The other week I shared some activewear topstitching tips and gave you a peek at some Steeplechase Leggings I was working on at the time. Despite running most days of the week, I generally only have 2 or 3 big races every year, and for these I like to make myself something new to race in. This means I get to mark the occasion and make it feel a bit more special, reward myself for the months of training, but also it means that I always think of that race whenever I wear the top/leggings/shorts in training afterwards.
My first big race of the season was Cambridge Half on Sunday. This is my second time running it, and back in 2015 I made my circuitboard Steeplechase Leggings to mark the occasion (and to appeal to the boffins of Cambridge!). Even though I’ve released quite a few patterns between then and now, I still find myself reaching for the Steeplechase when I want a quick sew that I know will work well in a race situation, so rather than use one of the new patterns I’ve got in development (which would also mean I couldn’t share any race photos yet!), I paired my old favourite pattern with some gorgeous blue & lime heathered supplex in my stash that I’d bought at Fabrics Galore last Fall (and as of January, they still have both colourways in stock at their Clapham store – get in touch with them to buy some as it’s LUSCIOUS!)
The top was one I’d made in the latter stages of pattern development out of some cheap viscose cotton lycra in Lilac from Tia Knight (so obviously not for exercise with a fibre content like that!), and the bottoms were a casual pair I’d made myself from some “shatta” print viscose jersey from my stash (originally from Fabric Godmother but long sold out). I really wanted a pair of casual bottoms for lounging around the boast in over the holidays, and since all my previous samples were in solid colours, it was a nice opportunity to show you want they look like in a print, too.
Please welcome our latest sewing pattern and our first designed specifically for yoga and pilates – the Knot-Maste Yoga Set!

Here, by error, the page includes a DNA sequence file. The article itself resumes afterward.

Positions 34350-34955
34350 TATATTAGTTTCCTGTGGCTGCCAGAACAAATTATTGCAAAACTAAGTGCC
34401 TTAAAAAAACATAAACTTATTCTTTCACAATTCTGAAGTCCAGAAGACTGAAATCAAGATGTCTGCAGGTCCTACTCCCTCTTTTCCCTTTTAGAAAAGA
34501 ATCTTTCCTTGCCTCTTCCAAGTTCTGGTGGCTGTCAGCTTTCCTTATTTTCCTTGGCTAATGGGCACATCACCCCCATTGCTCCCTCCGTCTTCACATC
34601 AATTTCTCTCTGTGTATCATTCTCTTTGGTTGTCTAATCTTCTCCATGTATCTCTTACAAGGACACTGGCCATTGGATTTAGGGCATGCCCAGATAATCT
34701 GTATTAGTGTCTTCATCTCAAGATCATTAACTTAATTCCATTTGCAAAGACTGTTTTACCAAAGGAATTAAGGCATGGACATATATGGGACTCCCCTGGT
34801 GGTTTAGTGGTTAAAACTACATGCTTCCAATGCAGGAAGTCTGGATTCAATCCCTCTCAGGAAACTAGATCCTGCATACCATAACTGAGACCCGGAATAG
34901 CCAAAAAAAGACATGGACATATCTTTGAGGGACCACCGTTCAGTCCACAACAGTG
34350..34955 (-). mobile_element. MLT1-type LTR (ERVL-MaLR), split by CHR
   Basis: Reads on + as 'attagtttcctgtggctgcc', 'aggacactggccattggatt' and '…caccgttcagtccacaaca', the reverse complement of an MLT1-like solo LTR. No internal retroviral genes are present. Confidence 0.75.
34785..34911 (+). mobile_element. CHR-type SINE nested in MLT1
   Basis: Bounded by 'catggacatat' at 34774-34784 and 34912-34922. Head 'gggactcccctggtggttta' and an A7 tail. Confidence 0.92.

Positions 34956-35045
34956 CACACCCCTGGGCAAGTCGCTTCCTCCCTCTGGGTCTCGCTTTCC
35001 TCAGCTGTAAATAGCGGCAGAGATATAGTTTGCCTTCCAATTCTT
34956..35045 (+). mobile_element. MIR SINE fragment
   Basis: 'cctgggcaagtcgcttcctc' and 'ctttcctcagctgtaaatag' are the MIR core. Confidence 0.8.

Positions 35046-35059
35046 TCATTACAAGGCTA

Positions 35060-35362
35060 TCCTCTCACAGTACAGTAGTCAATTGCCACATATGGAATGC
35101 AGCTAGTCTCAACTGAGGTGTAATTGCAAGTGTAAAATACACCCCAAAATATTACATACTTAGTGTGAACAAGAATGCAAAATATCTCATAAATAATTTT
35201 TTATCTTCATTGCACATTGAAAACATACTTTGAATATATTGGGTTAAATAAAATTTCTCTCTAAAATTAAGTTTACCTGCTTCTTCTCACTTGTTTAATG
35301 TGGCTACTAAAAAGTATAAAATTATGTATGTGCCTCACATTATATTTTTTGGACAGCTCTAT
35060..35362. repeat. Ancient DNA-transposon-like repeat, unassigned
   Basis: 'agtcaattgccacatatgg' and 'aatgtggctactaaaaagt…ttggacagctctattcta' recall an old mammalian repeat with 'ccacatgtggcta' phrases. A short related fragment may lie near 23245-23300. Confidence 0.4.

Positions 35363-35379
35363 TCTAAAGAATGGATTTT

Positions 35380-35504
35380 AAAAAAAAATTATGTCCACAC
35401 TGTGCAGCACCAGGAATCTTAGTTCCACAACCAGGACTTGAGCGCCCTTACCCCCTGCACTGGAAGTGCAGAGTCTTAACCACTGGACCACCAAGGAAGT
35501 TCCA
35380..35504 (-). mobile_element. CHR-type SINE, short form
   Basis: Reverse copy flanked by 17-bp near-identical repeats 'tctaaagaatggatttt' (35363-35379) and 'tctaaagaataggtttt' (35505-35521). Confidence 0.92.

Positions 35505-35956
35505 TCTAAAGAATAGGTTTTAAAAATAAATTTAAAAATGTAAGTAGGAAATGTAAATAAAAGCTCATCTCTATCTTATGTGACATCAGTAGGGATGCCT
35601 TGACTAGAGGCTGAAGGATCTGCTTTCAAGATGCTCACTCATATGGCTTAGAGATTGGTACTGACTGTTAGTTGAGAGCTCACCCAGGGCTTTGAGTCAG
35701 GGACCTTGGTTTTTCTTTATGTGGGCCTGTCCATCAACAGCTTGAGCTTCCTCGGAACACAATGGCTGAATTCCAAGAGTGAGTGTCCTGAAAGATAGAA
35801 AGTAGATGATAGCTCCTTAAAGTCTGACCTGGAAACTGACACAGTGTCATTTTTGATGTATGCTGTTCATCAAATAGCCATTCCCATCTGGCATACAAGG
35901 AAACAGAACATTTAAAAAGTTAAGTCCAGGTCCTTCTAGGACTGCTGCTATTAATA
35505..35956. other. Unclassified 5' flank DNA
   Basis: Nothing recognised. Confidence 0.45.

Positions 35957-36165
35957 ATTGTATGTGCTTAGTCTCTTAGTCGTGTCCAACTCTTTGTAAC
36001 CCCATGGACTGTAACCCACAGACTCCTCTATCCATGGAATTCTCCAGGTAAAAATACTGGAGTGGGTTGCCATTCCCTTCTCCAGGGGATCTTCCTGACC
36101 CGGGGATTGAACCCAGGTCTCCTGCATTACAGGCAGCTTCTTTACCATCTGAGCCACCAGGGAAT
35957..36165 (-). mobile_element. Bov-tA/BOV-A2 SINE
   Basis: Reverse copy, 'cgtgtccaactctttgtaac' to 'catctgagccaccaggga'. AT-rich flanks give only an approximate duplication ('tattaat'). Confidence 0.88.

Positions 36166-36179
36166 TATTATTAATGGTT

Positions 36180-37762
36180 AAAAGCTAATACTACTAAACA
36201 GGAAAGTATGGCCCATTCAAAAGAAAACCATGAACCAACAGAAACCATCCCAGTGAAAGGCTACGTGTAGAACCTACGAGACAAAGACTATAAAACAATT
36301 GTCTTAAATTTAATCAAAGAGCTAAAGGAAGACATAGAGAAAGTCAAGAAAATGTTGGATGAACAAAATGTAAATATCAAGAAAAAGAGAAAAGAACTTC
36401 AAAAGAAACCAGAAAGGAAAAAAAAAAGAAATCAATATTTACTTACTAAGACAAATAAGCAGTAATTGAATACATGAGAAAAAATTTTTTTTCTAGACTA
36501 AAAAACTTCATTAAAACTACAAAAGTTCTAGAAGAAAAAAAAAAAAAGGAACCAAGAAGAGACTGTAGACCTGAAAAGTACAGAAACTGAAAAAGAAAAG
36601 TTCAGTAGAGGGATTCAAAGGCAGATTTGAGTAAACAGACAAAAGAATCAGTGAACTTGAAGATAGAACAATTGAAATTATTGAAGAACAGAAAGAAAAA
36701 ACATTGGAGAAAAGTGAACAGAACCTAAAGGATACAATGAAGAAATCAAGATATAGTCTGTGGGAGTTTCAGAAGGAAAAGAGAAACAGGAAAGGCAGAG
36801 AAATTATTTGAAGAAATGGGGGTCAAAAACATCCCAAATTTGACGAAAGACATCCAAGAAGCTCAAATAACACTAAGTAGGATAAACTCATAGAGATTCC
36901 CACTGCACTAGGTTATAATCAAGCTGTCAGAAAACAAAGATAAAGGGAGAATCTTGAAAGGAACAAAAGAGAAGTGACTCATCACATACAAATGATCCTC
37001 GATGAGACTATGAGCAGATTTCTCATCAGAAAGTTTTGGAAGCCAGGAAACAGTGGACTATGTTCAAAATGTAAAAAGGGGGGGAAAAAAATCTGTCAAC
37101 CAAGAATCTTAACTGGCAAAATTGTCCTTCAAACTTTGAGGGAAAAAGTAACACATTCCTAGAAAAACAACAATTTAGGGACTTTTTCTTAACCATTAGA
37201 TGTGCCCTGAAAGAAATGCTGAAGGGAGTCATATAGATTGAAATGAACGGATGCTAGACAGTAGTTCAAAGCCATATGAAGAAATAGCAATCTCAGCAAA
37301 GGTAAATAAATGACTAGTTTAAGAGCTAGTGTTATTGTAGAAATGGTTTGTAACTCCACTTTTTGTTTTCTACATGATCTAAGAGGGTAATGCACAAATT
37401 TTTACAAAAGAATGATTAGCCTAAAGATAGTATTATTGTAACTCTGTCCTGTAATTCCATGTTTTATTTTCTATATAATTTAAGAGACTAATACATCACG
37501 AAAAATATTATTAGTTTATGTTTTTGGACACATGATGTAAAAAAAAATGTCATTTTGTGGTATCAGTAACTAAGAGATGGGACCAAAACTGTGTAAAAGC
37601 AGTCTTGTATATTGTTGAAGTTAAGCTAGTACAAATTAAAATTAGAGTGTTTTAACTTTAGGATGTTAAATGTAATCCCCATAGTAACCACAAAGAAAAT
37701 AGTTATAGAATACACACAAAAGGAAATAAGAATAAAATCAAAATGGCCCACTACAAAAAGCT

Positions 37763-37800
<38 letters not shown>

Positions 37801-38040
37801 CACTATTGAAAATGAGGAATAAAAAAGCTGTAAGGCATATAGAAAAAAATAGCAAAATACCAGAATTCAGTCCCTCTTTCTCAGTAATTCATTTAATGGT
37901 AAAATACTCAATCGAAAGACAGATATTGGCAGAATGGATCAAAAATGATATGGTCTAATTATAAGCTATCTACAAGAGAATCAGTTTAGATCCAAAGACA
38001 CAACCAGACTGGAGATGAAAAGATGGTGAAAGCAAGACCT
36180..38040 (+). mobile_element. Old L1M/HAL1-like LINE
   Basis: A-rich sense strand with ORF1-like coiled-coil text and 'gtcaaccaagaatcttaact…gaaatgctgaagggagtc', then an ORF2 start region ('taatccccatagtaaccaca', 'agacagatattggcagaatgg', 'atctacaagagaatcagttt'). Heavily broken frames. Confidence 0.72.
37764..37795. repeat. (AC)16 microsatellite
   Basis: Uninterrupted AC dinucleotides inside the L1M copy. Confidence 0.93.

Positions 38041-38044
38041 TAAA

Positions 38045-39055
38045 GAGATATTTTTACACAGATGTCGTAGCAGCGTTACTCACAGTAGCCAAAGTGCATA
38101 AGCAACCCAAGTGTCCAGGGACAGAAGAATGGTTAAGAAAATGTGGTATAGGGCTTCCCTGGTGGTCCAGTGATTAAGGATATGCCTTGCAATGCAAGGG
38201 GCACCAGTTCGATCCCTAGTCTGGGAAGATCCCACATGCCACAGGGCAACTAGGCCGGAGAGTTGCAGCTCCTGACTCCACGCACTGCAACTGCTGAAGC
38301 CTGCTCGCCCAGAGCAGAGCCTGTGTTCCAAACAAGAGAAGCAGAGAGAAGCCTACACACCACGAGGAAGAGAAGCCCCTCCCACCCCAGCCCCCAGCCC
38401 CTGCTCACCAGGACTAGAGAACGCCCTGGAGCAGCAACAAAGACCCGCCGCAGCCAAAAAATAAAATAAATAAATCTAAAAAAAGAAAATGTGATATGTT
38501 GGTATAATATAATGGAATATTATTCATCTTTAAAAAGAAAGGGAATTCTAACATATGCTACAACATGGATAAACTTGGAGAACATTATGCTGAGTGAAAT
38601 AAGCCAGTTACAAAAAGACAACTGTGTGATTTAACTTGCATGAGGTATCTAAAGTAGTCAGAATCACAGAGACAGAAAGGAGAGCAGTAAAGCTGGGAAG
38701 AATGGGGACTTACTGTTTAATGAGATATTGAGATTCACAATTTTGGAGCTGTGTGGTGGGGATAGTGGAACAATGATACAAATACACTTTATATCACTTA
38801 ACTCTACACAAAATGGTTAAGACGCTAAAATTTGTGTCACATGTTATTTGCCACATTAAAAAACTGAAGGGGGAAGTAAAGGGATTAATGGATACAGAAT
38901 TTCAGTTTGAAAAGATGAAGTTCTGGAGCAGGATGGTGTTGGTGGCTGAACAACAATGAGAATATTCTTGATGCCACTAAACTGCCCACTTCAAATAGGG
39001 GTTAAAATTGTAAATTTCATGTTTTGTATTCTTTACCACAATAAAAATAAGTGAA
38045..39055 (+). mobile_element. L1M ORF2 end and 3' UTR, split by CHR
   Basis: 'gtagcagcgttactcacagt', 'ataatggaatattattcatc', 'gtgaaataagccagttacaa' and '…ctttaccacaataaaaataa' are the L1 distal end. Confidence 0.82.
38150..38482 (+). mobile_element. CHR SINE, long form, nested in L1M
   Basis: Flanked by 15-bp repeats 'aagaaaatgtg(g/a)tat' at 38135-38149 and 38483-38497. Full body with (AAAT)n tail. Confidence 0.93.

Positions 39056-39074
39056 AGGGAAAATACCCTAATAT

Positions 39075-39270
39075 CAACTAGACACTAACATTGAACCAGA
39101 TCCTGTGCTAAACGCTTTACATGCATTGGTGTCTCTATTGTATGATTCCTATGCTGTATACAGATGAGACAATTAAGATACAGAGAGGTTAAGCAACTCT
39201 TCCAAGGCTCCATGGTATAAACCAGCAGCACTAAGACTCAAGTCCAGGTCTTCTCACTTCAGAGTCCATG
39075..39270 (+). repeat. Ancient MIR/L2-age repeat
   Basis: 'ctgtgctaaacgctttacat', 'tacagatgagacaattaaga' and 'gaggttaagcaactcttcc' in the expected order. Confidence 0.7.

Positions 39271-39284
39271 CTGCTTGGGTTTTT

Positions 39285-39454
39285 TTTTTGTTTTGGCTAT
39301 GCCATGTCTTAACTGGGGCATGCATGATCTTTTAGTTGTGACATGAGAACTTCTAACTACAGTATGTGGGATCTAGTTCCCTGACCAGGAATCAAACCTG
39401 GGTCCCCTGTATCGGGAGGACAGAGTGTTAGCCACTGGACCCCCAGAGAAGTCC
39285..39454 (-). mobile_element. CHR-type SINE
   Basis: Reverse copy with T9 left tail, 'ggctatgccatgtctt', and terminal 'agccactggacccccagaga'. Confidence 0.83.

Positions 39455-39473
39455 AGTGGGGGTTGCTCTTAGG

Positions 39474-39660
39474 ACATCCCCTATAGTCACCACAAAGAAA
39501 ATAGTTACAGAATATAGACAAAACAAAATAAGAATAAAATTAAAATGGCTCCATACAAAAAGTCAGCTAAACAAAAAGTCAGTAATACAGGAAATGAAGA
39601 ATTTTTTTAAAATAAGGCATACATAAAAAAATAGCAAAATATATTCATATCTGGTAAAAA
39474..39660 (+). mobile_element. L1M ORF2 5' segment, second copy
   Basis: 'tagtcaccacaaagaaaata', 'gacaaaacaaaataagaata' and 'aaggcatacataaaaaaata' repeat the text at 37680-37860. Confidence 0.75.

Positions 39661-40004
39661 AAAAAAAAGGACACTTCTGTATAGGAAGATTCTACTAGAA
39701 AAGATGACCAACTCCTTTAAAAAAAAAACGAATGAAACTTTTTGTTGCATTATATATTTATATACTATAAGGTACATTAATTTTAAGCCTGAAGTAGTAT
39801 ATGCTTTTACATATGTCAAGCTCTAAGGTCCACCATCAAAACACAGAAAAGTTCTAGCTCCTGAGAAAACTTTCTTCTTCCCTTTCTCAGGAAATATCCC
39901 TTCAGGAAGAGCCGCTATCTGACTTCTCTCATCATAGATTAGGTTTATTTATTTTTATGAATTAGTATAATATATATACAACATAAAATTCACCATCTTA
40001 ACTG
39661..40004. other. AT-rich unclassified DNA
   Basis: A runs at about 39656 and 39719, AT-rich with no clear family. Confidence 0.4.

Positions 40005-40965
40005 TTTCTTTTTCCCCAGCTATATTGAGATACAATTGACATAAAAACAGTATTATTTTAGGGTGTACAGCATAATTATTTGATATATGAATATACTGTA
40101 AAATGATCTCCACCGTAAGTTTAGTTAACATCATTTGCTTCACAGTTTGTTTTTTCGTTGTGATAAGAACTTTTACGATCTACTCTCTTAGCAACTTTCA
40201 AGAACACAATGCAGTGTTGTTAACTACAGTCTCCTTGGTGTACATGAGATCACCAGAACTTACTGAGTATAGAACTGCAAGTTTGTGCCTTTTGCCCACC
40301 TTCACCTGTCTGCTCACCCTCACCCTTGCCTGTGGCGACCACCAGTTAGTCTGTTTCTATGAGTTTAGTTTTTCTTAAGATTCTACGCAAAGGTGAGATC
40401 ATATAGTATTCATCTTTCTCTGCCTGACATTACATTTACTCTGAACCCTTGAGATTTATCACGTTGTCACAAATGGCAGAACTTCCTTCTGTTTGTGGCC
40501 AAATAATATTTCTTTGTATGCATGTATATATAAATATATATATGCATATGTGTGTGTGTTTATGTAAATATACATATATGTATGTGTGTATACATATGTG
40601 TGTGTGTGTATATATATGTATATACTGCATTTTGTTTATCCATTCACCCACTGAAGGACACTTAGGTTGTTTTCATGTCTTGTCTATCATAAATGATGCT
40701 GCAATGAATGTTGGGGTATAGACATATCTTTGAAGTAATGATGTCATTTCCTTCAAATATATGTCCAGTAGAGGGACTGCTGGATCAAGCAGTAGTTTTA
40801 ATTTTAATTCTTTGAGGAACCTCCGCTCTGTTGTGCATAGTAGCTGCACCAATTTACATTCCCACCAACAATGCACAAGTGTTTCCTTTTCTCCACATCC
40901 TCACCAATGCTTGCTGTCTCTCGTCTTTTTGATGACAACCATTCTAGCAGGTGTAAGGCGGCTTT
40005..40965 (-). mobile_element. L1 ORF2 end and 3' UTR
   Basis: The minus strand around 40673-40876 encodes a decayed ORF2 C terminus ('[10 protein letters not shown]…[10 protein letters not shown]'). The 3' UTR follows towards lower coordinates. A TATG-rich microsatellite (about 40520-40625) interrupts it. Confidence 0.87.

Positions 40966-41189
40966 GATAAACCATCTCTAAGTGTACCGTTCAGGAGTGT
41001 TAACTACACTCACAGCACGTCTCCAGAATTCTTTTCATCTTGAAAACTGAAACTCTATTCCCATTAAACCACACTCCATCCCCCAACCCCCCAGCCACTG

Make your own perfect yoga wardrobe with our Knot-Maste Yoga Set sewing pattern. Start with a loose fitting teeshirt with knot-detail sleeves, upper back yoke, and semi- open back, worn knotted in the back for a tighter fit during exercise or left loose for cooling down. Alternatively, a shorter option features a hem band with knotted side detail. Pair it with comfy bottoms featuring slouchy pockets, crotch gusset, waistband with hidden elastic and optional tie, and a banded or tied hem in capri or full length and you’re ready to hit the mats in style!
I’ve made a lot of jeans since I started sewing 14 years ago. I remember I made my first pair before we even bought the boat, which would put them back in 2006 or 2007, and I really haven’t stopped since! I’ve probably made at least 10-15 pairs over the years, with various patterns and weights of denim, but my most recent pair with cycling-specific adaptations have been one of my favourites, so I wanted to have another pair of those in my wardrobe.
The majority of my jeans over the years have been made with Ditto Fabrics’ super freaking amazing Italian denims, and this traditional, non-stretch, dark dye was bought when I last visited their shop in December. It’s no coincidence that we’ve got another trip to Brighton planned in a few weeks so I can restock then…